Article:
You ask about the connection between the names MacArthur and McCarty and
First remember that the Sept Lists were not made by the clans or their
chiefs or historians but by tartan manufacturers. They did have people
search old records, but their motive was to include as many names as possible.
For example the Buchanan list of septs got up by their society in the late
18th century included 14 names. Today the list is much larger, as got up by
the tartan people. Their motive was to sell tartan.
However that said, it is also true that our Campbell chiefs - for two
generations - have said that they will not change the presently published
sept list since it would be unkind to some who have taken their valued
association with clan Campbell from that list. And clans always had people
adopting to be a part of a particular clan for reasons of defence, so that
adopting a clan today is not unusual.
However the MacArthurs are one of the best accredited among the Campbell
septs and appear as a branch of the family in the old Gaelic pedigrees, even
before written record.
Their most notable Campbell ancestor is also among the earliest Campbell
knights on record; Sir Arthur Campbell whom Robert Bruce made Constable
(manager) of Dunstaffnage Castle after Bruce and his Campbell, MacDonald and
Douglas allies had defeated the opposing Lord of Argyll and the Isles
(ancestor of the MacDougalls) in the battle of the Pass of Brander in 1308.
Dunstaffnage remained in crown hands for a time and was then re-granted to
one of the MacDougalls, passed by an heires to the Stewarts and then by a
land exchange to the Campbell Earl of Argyll in 1470. It has remained a
Campbell stronghold ever since and is open to the public.
Sir Arthur Campbell had a son and was founder of the line of the Campbells
of Strachur in Cowal - the eastern district of Argyll. The son of the
present Campbell of Strachur lives in Argyll and is the publisher of
One branch of the MacArthurs who used that name rather than Campbell were
based upon Loch Awe. For a number of generations they had been the 'doers'
or legal writers for the Earls of Argyll and in the mid 16th century
(fifteen hundreds) they were granted lands on Loch Awe and advanced from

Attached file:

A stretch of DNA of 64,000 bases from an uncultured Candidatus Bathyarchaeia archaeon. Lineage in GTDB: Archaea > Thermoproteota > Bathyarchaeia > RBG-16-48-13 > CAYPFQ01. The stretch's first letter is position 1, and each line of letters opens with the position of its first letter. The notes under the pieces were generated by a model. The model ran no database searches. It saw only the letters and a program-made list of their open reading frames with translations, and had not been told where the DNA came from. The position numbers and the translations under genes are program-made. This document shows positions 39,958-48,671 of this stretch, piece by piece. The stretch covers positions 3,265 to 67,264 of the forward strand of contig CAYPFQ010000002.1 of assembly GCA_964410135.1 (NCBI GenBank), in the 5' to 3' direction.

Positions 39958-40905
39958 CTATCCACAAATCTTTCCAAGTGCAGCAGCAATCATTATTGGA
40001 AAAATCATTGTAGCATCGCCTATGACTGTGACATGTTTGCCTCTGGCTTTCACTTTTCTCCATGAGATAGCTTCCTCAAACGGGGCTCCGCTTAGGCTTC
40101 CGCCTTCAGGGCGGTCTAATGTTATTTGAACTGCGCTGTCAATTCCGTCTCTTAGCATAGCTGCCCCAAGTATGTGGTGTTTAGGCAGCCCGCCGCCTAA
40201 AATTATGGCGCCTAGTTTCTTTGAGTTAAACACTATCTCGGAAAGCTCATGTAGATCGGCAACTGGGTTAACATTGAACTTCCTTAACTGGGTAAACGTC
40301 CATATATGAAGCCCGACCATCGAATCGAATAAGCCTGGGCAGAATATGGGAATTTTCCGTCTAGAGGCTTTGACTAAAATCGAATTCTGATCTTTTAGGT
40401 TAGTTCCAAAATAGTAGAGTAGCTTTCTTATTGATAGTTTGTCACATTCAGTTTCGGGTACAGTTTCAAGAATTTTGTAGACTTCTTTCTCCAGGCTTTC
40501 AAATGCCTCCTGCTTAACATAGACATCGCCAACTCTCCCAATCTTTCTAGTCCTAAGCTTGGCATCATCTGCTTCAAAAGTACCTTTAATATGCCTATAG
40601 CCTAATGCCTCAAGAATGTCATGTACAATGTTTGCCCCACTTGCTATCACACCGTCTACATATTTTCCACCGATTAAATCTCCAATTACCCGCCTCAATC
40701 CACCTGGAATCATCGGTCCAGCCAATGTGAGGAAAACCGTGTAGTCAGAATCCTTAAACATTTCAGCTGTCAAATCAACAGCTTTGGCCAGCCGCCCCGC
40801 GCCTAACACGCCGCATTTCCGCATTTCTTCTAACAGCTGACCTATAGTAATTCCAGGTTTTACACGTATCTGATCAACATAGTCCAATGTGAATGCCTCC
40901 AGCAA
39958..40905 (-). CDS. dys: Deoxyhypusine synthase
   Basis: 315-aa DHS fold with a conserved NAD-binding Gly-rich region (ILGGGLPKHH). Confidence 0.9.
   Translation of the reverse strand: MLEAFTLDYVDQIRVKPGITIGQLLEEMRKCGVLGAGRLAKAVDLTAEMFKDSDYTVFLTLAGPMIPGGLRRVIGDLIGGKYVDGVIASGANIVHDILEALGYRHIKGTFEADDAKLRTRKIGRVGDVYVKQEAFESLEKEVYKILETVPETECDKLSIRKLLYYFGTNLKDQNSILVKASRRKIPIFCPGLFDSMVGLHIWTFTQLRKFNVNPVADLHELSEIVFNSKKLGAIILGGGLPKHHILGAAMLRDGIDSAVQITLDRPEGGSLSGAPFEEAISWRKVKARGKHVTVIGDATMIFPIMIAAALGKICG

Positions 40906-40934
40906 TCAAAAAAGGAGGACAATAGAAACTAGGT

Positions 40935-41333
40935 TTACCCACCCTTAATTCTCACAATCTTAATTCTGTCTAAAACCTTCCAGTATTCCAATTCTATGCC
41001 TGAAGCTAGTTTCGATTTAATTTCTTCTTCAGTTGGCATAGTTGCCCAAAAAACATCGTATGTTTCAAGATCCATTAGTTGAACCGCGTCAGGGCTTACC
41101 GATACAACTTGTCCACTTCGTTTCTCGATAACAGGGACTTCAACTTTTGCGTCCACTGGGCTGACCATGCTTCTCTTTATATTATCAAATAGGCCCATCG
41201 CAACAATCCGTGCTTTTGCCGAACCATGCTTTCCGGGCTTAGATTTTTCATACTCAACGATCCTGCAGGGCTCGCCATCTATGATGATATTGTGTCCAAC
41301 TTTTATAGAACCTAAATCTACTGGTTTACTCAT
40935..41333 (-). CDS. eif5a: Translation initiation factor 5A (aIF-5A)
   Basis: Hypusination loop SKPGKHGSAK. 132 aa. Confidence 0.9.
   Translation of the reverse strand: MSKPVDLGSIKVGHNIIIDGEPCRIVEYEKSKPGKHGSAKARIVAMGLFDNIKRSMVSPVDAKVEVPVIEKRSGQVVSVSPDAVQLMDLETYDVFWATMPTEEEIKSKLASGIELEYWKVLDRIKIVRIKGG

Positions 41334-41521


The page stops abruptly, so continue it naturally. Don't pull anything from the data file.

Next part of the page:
being professionals to being farmer-landowners. They were granted a coat of
arms which appears on their surviving seals on old documents and it includes
the Campbell gyronny of eight. So they acknowledged themselves as Campbells
- which upsets some American MacArthurs I am told(!).
The last of that family were two sisters in the last century, and in their
wills they presented the old four poster bed of their family to the then
Duke of Argyll and it is on display in Inveraray Castle and belongs to the
There was another MacArthur family in the nearby district of the Lennox who
likely descended from a different Arthur. The MacArthur society now
encompasses both families I believe, a slightly odd arrangement since they
have such different origins, but it is a free country and hopefully they can
help eachother. I think you might find an advertisement for that society in
the Highlander magazine. They used to send me a copy of their magazine but
not for some years now. A nnumber of MacArthurs are members of the Clan
Campbell Society. While one can belong to only one 'clan' (unless you
bleong to a sub clan within a larger clan), you can belong to any number of
Any 'Mac' names may in fact have different origins since they started not as
'clan' names but at 'patronymics' or father's names. Today, because
revived interest in clans, most people do tend to gather under the name by
name rather than origin, until they have their genealogy to a point which
can help them chose their actual association by origin.
I had always thought that MacCarty was an Irish name but I have seen some in
Argyll records if I remember rightly. I know nothing more about MacCarty
than that it apears in the Sept list as a variant on MacArthur.
All best, Diarmid Campbell